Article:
I have been an immigrant in Stockholm for 20 years and witnessed the major changes that have taken place during that time.
It’s not only that we now have a fine mosque, which we didn’t have then. The changes have taken place across a much broader spectrum and at a much deeper level. In the ’80s, we were strangers in a strange country; now we have firm ground under our feet. We have become used to Sweden, and Sweden has become used to us.
Fifteen years ago, there were 20,000 Kurds in Sweden; now we are 50,000. All this means that various nationalities Arabs, Turks, Kurds, Pakistanis, Iranians have been able to form regular immigrant communities, and we have become visible. We have established associations, become organized and entered political life.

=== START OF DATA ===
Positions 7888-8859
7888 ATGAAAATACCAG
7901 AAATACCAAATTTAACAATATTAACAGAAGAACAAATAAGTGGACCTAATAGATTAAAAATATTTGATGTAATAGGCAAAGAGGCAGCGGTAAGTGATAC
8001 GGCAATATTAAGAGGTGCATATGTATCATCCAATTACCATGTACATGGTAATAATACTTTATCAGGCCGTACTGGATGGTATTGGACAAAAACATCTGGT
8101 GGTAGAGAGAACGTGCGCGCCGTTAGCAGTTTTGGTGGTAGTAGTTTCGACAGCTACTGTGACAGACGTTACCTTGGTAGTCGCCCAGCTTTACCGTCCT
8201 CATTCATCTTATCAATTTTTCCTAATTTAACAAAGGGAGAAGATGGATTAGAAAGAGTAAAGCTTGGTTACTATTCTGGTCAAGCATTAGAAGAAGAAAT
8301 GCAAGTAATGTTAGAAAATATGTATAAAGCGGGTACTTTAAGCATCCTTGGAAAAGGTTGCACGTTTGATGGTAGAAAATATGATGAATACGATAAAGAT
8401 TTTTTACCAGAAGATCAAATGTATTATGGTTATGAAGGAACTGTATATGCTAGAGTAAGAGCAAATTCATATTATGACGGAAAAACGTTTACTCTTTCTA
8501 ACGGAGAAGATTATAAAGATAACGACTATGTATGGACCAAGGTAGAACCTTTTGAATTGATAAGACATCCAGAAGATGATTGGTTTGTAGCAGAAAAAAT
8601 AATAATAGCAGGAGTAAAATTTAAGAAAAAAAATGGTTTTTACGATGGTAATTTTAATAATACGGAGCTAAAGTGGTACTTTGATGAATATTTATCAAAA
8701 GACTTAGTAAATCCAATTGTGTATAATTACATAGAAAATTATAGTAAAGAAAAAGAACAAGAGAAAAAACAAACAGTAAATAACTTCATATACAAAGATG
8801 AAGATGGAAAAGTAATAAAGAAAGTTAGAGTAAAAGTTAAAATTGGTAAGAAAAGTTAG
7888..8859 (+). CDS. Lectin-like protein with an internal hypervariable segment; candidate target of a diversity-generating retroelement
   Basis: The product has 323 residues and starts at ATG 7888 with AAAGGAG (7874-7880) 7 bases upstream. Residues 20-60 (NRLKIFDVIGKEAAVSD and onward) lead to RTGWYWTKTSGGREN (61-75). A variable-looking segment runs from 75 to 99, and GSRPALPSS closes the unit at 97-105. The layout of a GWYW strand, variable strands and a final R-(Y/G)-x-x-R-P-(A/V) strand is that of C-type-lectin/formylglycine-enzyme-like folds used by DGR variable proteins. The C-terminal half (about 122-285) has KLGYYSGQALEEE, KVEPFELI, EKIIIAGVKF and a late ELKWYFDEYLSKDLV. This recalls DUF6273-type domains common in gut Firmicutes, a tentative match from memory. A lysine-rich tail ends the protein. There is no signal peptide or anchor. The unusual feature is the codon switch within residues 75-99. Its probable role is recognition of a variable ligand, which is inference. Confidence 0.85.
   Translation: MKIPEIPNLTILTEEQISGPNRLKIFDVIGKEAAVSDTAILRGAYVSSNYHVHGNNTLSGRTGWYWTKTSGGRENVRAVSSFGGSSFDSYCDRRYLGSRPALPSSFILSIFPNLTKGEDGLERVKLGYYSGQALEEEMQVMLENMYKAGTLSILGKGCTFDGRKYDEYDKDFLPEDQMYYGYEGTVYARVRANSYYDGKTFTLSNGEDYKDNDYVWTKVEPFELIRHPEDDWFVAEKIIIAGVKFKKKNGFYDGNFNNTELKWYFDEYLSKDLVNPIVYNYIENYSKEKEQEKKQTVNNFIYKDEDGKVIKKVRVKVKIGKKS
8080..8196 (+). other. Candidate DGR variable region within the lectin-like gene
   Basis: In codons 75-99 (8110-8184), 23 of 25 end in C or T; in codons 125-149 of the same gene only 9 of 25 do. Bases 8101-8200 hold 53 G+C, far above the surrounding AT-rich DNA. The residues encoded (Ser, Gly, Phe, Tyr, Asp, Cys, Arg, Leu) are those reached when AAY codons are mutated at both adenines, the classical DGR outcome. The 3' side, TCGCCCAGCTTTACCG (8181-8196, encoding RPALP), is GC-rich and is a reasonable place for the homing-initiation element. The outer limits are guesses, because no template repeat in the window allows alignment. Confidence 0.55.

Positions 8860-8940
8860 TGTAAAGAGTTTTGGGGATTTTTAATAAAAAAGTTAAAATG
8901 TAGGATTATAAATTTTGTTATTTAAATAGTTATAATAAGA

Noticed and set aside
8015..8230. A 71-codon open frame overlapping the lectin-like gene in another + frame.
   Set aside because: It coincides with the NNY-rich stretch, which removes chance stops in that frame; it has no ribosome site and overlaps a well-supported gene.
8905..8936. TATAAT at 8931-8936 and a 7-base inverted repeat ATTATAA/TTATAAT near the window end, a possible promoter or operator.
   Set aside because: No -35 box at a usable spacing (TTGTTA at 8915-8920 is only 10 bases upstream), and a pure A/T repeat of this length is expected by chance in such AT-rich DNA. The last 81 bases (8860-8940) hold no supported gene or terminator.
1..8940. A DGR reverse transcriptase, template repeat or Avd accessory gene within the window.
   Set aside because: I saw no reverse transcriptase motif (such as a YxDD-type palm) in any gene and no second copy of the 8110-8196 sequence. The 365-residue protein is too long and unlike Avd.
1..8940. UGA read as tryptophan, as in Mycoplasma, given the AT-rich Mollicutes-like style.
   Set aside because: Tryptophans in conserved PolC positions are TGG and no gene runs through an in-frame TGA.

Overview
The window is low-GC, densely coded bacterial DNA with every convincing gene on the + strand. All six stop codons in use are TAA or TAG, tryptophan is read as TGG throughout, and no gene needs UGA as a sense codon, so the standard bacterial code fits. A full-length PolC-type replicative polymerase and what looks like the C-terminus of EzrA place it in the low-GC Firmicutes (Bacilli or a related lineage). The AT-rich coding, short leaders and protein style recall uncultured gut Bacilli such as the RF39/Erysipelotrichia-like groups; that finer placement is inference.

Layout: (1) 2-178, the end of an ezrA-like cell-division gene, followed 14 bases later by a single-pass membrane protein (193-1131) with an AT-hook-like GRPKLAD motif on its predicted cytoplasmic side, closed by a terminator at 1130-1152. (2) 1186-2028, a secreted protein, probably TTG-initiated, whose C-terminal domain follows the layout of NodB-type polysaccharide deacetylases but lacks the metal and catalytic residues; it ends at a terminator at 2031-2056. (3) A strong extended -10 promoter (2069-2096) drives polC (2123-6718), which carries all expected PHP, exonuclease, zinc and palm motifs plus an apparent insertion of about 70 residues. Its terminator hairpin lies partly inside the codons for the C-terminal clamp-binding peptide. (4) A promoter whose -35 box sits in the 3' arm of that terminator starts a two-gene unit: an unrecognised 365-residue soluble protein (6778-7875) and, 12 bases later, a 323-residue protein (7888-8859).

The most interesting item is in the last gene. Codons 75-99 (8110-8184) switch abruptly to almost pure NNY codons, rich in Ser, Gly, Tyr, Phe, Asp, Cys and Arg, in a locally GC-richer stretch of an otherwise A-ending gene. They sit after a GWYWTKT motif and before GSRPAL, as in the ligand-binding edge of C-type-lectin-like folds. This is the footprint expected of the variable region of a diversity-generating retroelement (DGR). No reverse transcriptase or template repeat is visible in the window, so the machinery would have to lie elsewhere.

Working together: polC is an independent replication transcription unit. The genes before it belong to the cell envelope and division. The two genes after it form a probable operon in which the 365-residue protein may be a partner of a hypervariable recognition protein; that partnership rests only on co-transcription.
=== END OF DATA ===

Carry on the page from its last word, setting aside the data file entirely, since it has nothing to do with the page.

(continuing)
In the current Swedish Parliament, 28 members are immigrants or children of immigrants. Our mosque makes me proud. It is a gathering spot, a wonderful place to go on Fridays to worship and to meet friends. The Swedes also come to visit. They don’t see it so much as a house of God than as a house of culture. For me their coming here is acceptance, what I call integration.
Rohat Alakom is a Turkish Kurd author